Welcome to the Roman Baths Blog!

This blog is a behind the scenes look at the Roman Baths in Bath. We hope you enjoy reading our stories about life surrounding the Roman Baths.

Friday, 21 February 2014

Let's 'Brooch' the Subject!

Everyone likes a bit of sparkle and the Romans were no exception! This week I had my Jewellery Handling table at the Roman Baths. I displayed some pieces from the Roman Baths collection and replicas along side them to show what the jewellery would have looked like originally. If you came along, I hope you liked it!

I also included a few images of the Fayum death portraits (Fayum is an area in Egypt!). These are likenesses of the deceased when they were young, that were painted onto the linen wrappings of mummies and date back to the period when Romans occupied Egypt.

My favourite Fayum death portrait

Here’s my favourite one of the death portraits because she’s modelling the fashionable mono-brow of the time, where ladies actually filled in their eyebrows to create a mono-brow for the sake of beauty. How times change!

The subjects of the Fayum death portraits, all seem to be dripping in gold. However, Jewellery wasn’t just for the mega rich. Not only gold and silver were used but also bronze, iron, bone, glass (for beads), enamel and much more! 

Snake bangle on display at The Roman Baths

Snakes were a very popular image to have on jewellery and were worn as arm bands, bracelets, necklaces and rings. It was only when Christianity came in when snakes were connected with evil (in the Bible when the devil tempted Eve, in the form of a snake, in the garden of Eden). Before then snakes were thought highly of in the Roman Empire, being thought have healing powers. Snakes were also associated with several gods and goddesses in the Roman Religion, with some deities even depicted in snake form.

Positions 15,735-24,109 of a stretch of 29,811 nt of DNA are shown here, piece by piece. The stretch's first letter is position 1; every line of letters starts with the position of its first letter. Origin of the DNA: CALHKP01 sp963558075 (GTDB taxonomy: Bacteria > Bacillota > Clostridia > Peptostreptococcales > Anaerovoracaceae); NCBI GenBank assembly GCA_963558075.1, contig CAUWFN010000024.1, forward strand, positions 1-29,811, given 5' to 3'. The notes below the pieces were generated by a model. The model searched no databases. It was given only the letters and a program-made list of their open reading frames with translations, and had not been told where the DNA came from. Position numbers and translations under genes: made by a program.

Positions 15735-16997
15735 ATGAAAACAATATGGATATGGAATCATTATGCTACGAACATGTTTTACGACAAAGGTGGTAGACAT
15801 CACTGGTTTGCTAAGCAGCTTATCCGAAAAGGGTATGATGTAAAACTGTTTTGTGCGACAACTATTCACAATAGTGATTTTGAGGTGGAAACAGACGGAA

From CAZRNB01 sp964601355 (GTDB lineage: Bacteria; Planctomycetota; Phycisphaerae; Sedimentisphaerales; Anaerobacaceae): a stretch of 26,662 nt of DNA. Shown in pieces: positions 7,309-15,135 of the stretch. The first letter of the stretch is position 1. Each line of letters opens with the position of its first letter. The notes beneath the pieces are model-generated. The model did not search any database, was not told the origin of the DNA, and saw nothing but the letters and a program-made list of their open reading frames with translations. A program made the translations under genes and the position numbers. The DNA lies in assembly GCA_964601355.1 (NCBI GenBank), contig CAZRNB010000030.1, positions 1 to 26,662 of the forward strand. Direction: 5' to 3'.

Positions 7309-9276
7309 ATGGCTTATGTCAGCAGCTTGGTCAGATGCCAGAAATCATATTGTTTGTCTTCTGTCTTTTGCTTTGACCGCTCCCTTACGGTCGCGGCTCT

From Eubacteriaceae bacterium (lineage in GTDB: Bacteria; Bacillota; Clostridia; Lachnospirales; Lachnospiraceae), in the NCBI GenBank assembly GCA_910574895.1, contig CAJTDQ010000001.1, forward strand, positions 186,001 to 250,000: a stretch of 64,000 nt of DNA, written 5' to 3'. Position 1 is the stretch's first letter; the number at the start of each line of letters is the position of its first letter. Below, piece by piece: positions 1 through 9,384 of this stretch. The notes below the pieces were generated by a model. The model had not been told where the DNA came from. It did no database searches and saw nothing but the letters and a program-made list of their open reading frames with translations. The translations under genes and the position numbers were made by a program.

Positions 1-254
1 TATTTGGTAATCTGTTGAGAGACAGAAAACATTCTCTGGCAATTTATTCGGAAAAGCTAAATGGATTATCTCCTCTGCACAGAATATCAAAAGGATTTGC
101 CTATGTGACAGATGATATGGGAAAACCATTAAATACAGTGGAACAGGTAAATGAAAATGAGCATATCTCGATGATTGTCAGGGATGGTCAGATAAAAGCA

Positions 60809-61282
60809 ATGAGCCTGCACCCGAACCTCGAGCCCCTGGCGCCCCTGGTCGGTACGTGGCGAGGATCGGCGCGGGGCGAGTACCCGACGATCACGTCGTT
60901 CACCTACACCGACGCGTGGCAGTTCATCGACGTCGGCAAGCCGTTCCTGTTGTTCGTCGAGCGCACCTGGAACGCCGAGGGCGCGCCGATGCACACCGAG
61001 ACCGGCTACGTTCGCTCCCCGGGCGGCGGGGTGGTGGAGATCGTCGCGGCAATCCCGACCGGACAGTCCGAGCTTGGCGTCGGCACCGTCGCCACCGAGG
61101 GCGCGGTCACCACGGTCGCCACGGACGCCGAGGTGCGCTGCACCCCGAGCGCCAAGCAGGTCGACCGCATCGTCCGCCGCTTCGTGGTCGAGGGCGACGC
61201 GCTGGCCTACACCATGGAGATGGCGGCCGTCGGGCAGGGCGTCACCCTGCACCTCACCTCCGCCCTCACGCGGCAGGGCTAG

Me choosing pieces from The Roman Baths collection

Looking at the pieces I picked from the collection, the replicas and the fayum death portraits it really shows that jewellery really hasn't changed that much! If you look for it, Roman-style jewellery can be found everywhere on the high street. Shopping time!
Look out for the next handling table! It's free and there's no need to book, not to mention it's an opportunity to see objects from The Roman Baths collection that aren't normally displayed to the public! See you there!

Wednesday, 12 February 2014

Ongoing Conservation

One of the more unique parts of my role at the Roman Baths involves the conservation of the monument. As you go around areas of the monument you will see the natural wear and tear of a site such as ours, nearly 2000 years old, and still being walked on by 100, 000s of people a year.

In order to preserve the monument we carry out a programme of work to stabilise of the monument that may be more fragile than others.

Around the walls of the Great Bath, you will see substantial areas of surviving Roman wall plaster; what you may not have noticed is that below this plaster (and sometimes about it), there is often a line of mortar, which differs slightly in colour and make up.